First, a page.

At a recent general audience, Pope Benedict was speaking about the Church’s ability to constantly renew and reform herself and the society around her in every time and place, and he used the example of the Mendicant Orders that arose in the 13th century: the Dominicans and Franciscans.

Aside from my joy that the Holy Father spoke about Dominicans, it also gave me great joy to hear him speak about the Medieval Church and Medieval Saints.  It was a very different age, of course, and yet I always find that it resonates with me.  I don’t think it was as different as we may think today.  The word “medieval” has a connotation today that is far more negative than it deserves.

In fact, the Medieval Church was dealing with some of the same issues our modern Church faces: issues such as the role of the laity, the universal call to holiness, the relationship between faith and reason, and the necessity of the Church’s voice in the academy and in society at large.

Not a few lay faithful, who lived in greatly expanding cities, wished to practice a spiritually intense Christian life. Hence they sought to deepen their knowledge of the faith and to be guided in the arduous but exciting path of holiness. Happily, the Mendicant Orders were also able to meet this need: the proclamation of the Gospel in simplicity and in its depth and greatness was one objective, perhaps the main objective of this movement. … They dealt with themes close to the life of the people, especially the practice of the theological and moral virtues, with concrete examples, easily understood. Moreover, they taught ways to nourish the life of prayer and piety. … Hence it is not surprising that the faithful were numerous, women and men, who chose to be supported in their Christian journey by the Franciscan and Dominican Friars, sought after and appreciated spiritual directors and confessors.

Thus were born associations of lay faithful that were inspired by the spirituality of Sts. Francis and Dominic, adapted to their state of life. It was the Third Order, whether Franciscan or Dominican. In other words, the proposal of a “lay sanctity” won many people. As the Second Vatican Council recalled, the call to holiness is not reserved to some, but is universal (cf. “Lumen Gentium,” 40). In every state of life, according to the needs of each, there is the possibility of living the Gospel. Also today every Christian must tend to the “lofty measure of Christian life,” no matter what state of life he belongs to!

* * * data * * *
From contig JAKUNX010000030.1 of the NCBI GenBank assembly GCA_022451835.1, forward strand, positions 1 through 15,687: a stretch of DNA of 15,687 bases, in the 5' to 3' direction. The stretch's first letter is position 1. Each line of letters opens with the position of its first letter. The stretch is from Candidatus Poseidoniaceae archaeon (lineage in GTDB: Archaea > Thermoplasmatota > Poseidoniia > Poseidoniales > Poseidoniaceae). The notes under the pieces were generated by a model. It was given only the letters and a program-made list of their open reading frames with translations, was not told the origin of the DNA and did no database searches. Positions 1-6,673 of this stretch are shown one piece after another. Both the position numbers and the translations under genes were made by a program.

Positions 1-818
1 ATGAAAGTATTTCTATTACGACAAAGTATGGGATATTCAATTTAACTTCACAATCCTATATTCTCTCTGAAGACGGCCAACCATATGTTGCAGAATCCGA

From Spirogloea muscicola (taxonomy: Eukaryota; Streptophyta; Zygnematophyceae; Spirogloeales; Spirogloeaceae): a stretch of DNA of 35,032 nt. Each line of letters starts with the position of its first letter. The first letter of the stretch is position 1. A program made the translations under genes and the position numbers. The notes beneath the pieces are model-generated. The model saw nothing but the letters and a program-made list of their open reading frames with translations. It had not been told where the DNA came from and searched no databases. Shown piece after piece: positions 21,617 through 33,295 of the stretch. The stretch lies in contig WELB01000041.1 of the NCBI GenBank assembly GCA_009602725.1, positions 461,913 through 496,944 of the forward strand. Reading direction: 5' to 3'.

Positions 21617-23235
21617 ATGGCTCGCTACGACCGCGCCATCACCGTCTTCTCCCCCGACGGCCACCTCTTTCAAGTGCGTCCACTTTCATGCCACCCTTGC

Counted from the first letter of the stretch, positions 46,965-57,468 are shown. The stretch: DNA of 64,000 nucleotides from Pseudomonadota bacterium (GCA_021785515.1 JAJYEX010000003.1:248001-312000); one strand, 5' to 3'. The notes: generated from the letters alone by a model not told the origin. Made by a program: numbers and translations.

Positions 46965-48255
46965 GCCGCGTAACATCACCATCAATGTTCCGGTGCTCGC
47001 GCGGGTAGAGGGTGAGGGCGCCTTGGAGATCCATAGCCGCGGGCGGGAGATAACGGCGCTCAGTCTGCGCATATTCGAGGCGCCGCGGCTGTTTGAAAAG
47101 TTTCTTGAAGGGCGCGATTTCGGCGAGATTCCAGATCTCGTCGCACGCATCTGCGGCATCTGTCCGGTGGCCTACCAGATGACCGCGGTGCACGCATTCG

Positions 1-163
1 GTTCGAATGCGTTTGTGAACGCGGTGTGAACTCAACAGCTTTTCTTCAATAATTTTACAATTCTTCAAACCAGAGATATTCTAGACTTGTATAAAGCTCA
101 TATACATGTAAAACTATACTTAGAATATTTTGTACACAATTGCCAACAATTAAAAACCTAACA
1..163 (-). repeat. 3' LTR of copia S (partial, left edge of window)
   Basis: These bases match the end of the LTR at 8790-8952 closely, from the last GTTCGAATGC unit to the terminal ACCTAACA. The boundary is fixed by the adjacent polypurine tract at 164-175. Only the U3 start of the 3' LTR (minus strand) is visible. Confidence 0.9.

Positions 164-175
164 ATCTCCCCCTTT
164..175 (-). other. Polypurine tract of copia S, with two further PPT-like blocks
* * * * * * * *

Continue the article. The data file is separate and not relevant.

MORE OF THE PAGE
Ha, did you see that? He linked the 13th century with Vatican II! One of the things I love about being a Lay Dominican is that I am indeed part of a tradition that traces itself all the way back to the 13th century, and yet it remains incredibly relevant and up-to-date. I do sort of wish that the Holy Father had mentioned that these religious third orders still exist and still provide a powerful means for people to seek out the “lay sanctity” that has been talked about so much since Vatican II. We hear lots about “lay sanctity” today… but not nearly enough about the religious third orders. I think we need to work on that.

The greatest thinkers, Sts. Thomas Aquinas and Bonaventure, were mendicants, operating in fact with this dynamism of the new evangelization, which also renewed the courage of thought, of dialogue between reason and faith. Today also there is a “charity of and in truth,” an “intellectual charity” to exercise, to enlighten intelligences and combine faith with culture. The widespread commitment of the Franciscans and Dominicans in the Medieval universities is an invitation, dear faithful, to make oneself present in places of the elaboration of learning, to propose, with respect and conviction, the light of the Gospel on the fundamental questions that concern man, his dignity, and his eternal destiny. Thinking of the role of the Franciscans and Dominicans in the Middle Ages, of the spiritual renewal they aroused, of the breath of new life that they communicated in the world, a monk says: “At that time the world was growing old. Two orders arose in the Church, from which it renewed its youth, like that of an eagle” (Burchard d’Ursperg, Chronicon).

Through the example of the great saint scholars, the Holy Father is calling us to bring our faith into the academy, to “combine faith with culture.”  I can’t help but think that this is a much taller order today than it was in the Medieval period.  I constantly struggle with it.

As a Catholic, and particularly as a Lay Dominican, I consider it my duty and also my right to carry my faith wherever I go–to carry it as a lantern that casts its light around me and before me and upon everything and everybody I come in contact with.  If I did not do so, I would risk not only losing my way, but also losing myself.  And yet there is at least a little part of me that has been manufactured by a very secularist society and a secularist educational system.  And a little voice that always tempts me to keep my faith shut up in a box… to keep my lantern hidden away, my light beneath a bushel basket.

I’m sure the Medieval scholars had their own struggles and challenges–although I can’t imagine that secularism was one of them.   No, secularism is the great challenge of our era.  The challenge for the future Saints now living among us.  Facing it will come down to heroic virtue.  To conviction and to courage.  To God’s grace transforming that little part of us that has been manufactured by our society.

Anyway, I highly recommend reading the full address.  The Dominican Province of St. Joseph (eastern U.S.) has a full translation at their blog.

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